Living In Your Body

Living In Your Body

Living In Your Body:

An Exploration into Embodied Mindfulness


Stuck in your head?

We live in a society that places a high value on what we think and how much we accomplish. Logic is seen as superior to emotions, rationality is rewarded over vulnerability, and following one’s heart is best left for the artists and those without responsibilities.

Yet, there may come a time when we realize that something is missing. It may be a sense of internal emptiness, where life feels gray and our routines seem pointless. It might be a feeling of disconnection from others, or confusion because someone you love complains that you aren’t present or that you don’t really care about them. Or maybe it’s just the constant echo of those haunting questions: Is this really all there is? Is something deeper possible? 

There is a growing movement around the practice of mindfulness – a mental state achieved by focusing one’s awareness on the present moment, while calmly witnessing and accepting one’s thoughts, feelings, and bodily sensations. While mindfulness practices are extremely valuable in fostering self-awareness, self-acceptance, and an increased sense of inner peace, the practices are often undertaken with a limited understanding of the significance of bodily sensations. 

In a mindfulness practice, it is far too easy for us to focus our attention on our thoughts. This is totally understandable. After all, we live in a thought based society. It’s how we were taught to understand ourselves and the world. We relegate our self-image to our conscious thoughts, while we treat our bodies like a meat-machine that’s only purpose is to carry the brain around. In doing so, we deprioritize our bodily sensation as insignificant, pushing those experiences aside. We focus on our thinking, and in doing so, unknowingly disconnect from a deeper part of ourselves. 

What we lose is embodiment. This is the quality of mindfulness that emphasizes the importance of bodily sensations as the gateway to deeper experience, connection to self, and the ability to connect to others. It is the ability to get out of our heads and our interpretive thinking, and allow ourselves to focus on the present moment, on that felt sense of what we are experiencing. This ability is called direct experience.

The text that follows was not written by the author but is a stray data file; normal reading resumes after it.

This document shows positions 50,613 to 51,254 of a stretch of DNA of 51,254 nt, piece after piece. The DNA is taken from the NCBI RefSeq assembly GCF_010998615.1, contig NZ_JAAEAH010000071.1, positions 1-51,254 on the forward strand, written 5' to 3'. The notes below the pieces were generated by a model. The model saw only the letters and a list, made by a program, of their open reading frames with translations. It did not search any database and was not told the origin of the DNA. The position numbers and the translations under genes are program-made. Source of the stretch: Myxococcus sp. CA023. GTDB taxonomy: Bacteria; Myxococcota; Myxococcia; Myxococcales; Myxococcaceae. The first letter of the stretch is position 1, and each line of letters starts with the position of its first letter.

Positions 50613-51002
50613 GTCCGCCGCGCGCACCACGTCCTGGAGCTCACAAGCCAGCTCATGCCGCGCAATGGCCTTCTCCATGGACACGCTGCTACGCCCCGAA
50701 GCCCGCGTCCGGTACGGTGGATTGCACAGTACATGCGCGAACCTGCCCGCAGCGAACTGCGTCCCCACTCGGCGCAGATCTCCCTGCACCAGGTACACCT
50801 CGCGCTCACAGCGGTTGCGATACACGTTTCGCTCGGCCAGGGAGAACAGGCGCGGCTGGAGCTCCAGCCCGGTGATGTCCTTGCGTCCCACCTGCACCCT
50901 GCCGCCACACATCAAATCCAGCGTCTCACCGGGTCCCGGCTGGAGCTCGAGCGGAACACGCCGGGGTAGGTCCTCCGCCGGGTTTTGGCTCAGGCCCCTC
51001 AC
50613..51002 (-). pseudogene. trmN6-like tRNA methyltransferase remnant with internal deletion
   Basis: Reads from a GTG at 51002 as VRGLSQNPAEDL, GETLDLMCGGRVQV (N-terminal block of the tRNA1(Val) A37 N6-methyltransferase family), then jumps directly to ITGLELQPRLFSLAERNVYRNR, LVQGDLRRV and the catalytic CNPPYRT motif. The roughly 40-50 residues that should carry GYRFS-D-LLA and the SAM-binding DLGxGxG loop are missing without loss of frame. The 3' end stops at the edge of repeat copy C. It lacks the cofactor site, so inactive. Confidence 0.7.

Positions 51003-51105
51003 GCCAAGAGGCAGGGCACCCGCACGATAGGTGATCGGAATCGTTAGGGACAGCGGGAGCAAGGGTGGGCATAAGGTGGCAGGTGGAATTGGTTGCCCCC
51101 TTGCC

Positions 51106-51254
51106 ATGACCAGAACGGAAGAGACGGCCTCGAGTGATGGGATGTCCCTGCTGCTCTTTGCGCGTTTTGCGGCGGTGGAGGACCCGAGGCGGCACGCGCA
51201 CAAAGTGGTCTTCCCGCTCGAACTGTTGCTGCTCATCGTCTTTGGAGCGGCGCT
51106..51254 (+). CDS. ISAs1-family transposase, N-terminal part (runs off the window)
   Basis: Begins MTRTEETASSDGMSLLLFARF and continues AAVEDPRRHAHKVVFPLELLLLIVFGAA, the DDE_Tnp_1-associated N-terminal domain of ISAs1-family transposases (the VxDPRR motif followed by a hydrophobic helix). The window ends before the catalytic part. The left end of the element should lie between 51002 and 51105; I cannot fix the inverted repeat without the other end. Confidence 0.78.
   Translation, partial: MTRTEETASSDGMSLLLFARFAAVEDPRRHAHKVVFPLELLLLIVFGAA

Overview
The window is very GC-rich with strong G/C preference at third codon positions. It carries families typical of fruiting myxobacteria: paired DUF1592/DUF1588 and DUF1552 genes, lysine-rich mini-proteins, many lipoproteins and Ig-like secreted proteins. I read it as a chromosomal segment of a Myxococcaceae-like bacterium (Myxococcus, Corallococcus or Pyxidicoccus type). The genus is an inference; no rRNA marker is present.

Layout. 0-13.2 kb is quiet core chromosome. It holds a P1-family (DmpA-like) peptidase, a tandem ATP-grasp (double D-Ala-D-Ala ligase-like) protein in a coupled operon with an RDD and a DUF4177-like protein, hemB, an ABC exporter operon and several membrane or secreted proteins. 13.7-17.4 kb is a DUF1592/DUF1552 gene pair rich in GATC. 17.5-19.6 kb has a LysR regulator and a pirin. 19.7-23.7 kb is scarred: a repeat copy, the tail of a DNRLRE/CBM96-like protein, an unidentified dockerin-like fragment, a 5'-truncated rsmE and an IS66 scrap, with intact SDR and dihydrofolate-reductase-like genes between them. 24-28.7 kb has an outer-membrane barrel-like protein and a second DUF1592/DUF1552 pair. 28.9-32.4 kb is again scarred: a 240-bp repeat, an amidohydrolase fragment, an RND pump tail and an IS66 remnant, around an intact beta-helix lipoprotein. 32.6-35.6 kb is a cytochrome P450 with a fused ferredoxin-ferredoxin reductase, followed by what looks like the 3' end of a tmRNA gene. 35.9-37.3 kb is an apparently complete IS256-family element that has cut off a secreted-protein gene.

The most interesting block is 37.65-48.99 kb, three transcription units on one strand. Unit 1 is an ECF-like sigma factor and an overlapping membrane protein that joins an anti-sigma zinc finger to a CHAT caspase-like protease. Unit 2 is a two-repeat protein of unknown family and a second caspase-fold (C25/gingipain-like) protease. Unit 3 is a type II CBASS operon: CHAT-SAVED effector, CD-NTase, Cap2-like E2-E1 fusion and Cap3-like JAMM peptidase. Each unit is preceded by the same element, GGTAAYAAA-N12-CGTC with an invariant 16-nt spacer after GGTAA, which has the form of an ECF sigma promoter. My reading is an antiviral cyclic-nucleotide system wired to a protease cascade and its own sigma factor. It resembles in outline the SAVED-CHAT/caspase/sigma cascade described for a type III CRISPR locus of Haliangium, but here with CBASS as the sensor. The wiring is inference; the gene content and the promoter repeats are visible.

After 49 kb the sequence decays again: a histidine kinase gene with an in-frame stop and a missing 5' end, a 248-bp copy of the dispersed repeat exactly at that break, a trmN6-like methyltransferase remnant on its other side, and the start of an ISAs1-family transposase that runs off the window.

What’s important about direct experience?

Life is an experience. Wherever we are and whatever we do, we are constantly experiencing something. As an infant, prior to our ability to think, I am, our consciousness only exists in direct experience. As a child, when we engage with the world, we are constantly learning from direct experience. For example, no one has learned to ride a bike by thinking about biking. 

This experiential learning continues throughout our lives and forms what are called implicit memories and internal working models. These non-cognitive memories and internal working models shape our perceptions of ourselves, the world, and our place in it. From these lenses we create our interpretive experiences

Therefore, how we “think about things” is based on how we “experienced” life. If we are loved, we experience love, and then think “I am loved.” If we are neglected, punished, or shamed, we experience that, and then we think “I am bad. I am worthless. I am unloved.” Or we think, “You are cruel. You don’t care about me. You don’t love me.”